Old Tennent Church, Freehold, New Jersey


One of the bas-reliefs on the monument commemorating the decisive Battle of Monmouth, which has been called the turning-point of the War for Independence, represents the famous Molly Pitcher as she took the place at the gun of her disabled husband. In the back-ground of the relief is the roof and steeple of Old Tennent, the church near which the battle raged all day long.

Tennent Presbyterian Church was organized about 1692. The first building was probably built of logs. The second structure, more ambitious, was planned in 1730. Twenty years later a third structure was demanded by the growing congregation. This building, which was twenty-seven years old at the time of the battle of Monmouth, is still standing.

The plan called for a building sixty feet long and forty feet wide. The present pastor of the church, Rev. Frank R. Symmes, in his story of the church, says of the building :

” The sides were sheathed with long cedar shingles, and fastened with nails patiently wrought out on an anvil, and the interior was finished with beaded and panelled Jersey pine. . . . The pulpit . . is placed on the north side of the room, against the wall, with narrow stairs leading up to it, closed in with a door. The Bible desk is nine feet above the audience floor, with a great sounding board overhanging the whole. . Below the main pulpit a second desk or sub-pulpit is built, where the precentor used to stand. . . . The galleries extend along three sides of the room.”

Among the early pastors of the church were Rev. John Tennent and his brother, Rev. William Tennent, members of a family famous in the early history of the Presbyterian Church in New Jersey. In consequence of their forty-seven years of service the church became known as ” Old Tennent.”

The story of the marriage of Rev. William Tennent is a tradition in the congregation. In spite of his salary of about one hundred pounds, and the use of the parson-age farm, he became financially embarrassed. A friend from New York who visited him when he was thirty-three years old told him he ought to marry and suggested a widow of his acquaintance. Mr. Tennent agreed to the proposition that he go to New York in company with his friend, and see if matters could not be arranged. So, before noon next day, he was introduced to Mrs. Noble. ” He was much pleased with her appearance,” the story goes on, ” and when left alone with her, abruptly told her that he supposed her brother had informed her of his errand; that neither his time nor his inclination would suffer him to use much ceremony, but that if she approved he would return on Monday, be married, and immediately take her home.” Thus in one week she found herself mistress of his house. She proved a most invaluable treasure to him.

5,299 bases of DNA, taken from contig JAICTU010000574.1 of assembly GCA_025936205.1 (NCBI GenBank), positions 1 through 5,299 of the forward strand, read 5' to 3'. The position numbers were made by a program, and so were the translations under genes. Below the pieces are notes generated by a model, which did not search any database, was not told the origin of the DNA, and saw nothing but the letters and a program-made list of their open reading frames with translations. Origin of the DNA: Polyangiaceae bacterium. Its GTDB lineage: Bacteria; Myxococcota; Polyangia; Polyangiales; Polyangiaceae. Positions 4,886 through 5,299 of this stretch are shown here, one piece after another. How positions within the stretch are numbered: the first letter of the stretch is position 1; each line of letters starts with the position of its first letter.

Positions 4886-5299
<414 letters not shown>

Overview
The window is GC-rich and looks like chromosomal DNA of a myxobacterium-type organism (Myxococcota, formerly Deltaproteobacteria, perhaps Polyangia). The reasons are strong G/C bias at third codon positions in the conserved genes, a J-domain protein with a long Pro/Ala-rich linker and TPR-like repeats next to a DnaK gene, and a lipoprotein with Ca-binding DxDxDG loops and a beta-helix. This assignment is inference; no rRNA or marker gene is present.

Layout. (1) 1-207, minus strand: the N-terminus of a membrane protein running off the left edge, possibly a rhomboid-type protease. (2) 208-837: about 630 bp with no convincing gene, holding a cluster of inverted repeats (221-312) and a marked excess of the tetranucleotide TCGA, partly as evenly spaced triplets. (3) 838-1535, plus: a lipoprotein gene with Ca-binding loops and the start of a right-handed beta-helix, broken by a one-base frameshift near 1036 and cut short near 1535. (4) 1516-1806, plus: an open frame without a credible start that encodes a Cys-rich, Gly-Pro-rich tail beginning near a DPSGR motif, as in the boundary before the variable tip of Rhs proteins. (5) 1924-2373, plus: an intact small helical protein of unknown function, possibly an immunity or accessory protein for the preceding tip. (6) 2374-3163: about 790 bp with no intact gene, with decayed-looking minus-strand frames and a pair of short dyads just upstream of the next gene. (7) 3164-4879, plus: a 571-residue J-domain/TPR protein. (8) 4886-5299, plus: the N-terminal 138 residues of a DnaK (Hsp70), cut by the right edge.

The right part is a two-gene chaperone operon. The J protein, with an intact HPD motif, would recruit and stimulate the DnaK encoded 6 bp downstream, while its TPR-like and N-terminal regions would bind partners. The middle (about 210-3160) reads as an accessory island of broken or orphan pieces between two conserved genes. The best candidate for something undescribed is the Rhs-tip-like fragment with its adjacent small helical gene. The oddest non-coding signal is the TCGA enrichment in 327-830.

The year after the death of Mr. Tennent, on Sunday, June 28, 1778, General Washington, at the head of about six. thousand men, hurried by Old Tennent. That morning he had been at Englishtown where the sound of cannon told him his advance forces under General Lee were battling with the British. Washington was about one hundred yards beyond the church door when he met the first straggler who told him that Lee had retreated before the British. A little further on the Commander-in-chief met Lee. After rebuking him sharply he hastened forward, and rallied the retreating Continentals. The renewed battle continued until evening when the British were driven back to a defensive position. During the night they retired, to the surprise of Washington, who hoped to renew the battle in the morning. The victory snatched from defeat in this, one of the most stubbornly contested and longest battles of the war, gave new courage to the Colonies.

During the battle wounded soldiers were carried to the church, where members of the congregation tended them, in what could not have been a very secure refuge, since musket balls pierced the walls. An exhausted American soldier, while trying to make his way to the building, sat for rest on the grave of Sarah Mattison. While he was there a cannon ball wounded him and broke off a piece of the headstone. Watchers carried him into the church where he was laid on one of the pews. The stains of blood are still to be seen on the board seat, while the marks of his hands were visible on the book-rest of the pew until the wood was grained.

A tablet has been placed on the front wall of the church with this message :

1778-1901 In Grateful Remembrance of Patriots Who, on Sabbath June 28,’ 1778, Gained the Victory Which Was the Turning Point Of the War for Independence, And to Mark a Memorable Spot on The Battlefield of Monmouth, This Tablet is placed by Monmouth Chapter Daughters of the American Revolution September 26, 1901.

Not far from the church is the monument commemorating the battle itself. Spirited bronze reliefs on this tell the story of some of the picturesque incidents of the memorable struggle.